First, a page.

Democratic Senatorial Campaign Committee

Rebooting digital organizing and data structures.

The Challenge

In 2014, the Democratic Senatorial Campaign Committee was facing a midterm election in which the control of the Senate was at stake. Over the previous few election cycles, Democratic campaigns had honed the use of data at the Presidential level and in individual cases at the Senatorial level, but using data to drive a national Senate program had never been done before. The DSCC asked Precision to develop a strategy and an infrastructure to drive both online and offline goals and execute targeted programs in the field and online across key Senate races.


Our Work

Precision worked with the DSCC and a partner firm to build national predictive models, identifying how good of a target each voter was. We created data infrastructure and a national reporting system, allowing decision-makers to see information in near-real time. We developed a culture of data-driven campaigning on coordinated campaigns that relied on data to make decisions, as opposed to “doing what has always been done” or on an “expert’s” gut.

Because of the data infrastructure Precision put in place, decision-makers were able to have access to a depth and breadth of accurate information never before available at this level. The data helped managers identify holes and weaknesses in state campaigns and work with the teams in-state to fix them, as well as to allocate resources between states and programs within states and ensure that money was spent to ensure the greatest ROI.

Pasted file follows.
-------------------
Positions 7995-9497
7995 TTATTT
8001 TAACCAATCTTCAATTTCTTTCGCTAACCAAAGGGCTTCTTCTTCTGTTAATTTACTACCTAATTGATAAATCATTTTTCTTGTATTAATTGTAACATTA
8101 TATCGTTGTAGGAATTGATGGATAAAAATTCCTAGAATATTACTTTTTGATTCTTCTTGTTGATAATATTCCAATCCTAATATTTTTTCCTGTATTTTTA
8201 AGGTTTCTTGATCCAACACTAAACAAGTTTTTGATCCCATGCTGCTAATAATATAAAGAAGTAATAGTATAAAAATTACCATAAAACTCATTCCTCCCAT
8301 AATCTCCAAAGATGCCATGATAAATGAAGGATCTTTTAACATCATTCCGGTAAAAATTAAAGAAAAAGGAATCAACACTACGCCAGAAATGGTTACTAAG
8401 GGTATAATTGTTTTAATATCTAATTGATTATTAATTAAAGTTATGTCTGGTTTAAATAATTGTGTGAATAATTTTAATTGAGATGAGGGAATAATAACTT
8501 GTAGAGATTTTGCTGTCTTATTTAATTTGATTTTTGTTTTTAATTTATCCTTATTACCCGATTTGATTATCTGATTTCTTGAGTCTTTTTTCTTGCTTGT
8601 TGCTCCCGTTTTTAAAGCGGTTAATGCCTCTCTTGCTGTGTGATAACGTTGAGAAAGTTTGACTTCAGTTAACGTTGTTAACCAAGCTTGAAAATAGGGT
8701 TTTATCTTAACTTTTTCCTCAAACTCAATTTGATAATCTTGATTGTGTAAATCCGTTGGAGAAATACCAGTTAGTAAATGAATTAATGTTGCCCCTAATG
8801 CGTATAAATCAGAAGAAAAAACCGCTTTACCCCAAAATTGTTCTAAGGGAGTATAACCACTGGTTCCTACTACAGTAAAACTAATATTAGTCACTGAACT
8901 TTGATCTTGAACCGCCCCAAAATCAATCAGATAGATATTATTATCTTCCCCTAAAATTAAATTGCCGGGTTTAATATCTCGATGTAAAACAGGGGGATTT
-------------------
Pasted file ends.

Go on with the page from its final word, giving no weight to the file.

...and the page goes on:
Most importantly, thanks to the modeling and targeting work, we were able to ensure that the huge field programs the state teams built were pushing in the right direction and contacting only the best voters for each program. With so little time available, in such a high-stakes election, there was no room to contact a voter who wasn’t the absolute best target. The advanced reporting helped managers identify any issues and correct them as quickly as possible, as opposed to letting them linger.


The Bottom Line

For the first time, Senate campaigns participated in a large-scale, coordinated data program to drive the vote. We ran programs online and offline in ten targeted states, focused on difficult-to-contact voters who were less likely to vote in a midterm election—the voters on whom the election depended.

The data work ensured that the 18 million calls and 7 million door knocks made by the 60,000 volunteers—all records for non-Presidential years—were targeted at precisely the right voters, as were the online communications.

Though it was a difficult election for Democrats, and we didn’t win every race we worked on, Precision’s work kept these races competitive, increased voter turnout as compared to the 2010 midterms, and in some cases, paved the way to victory.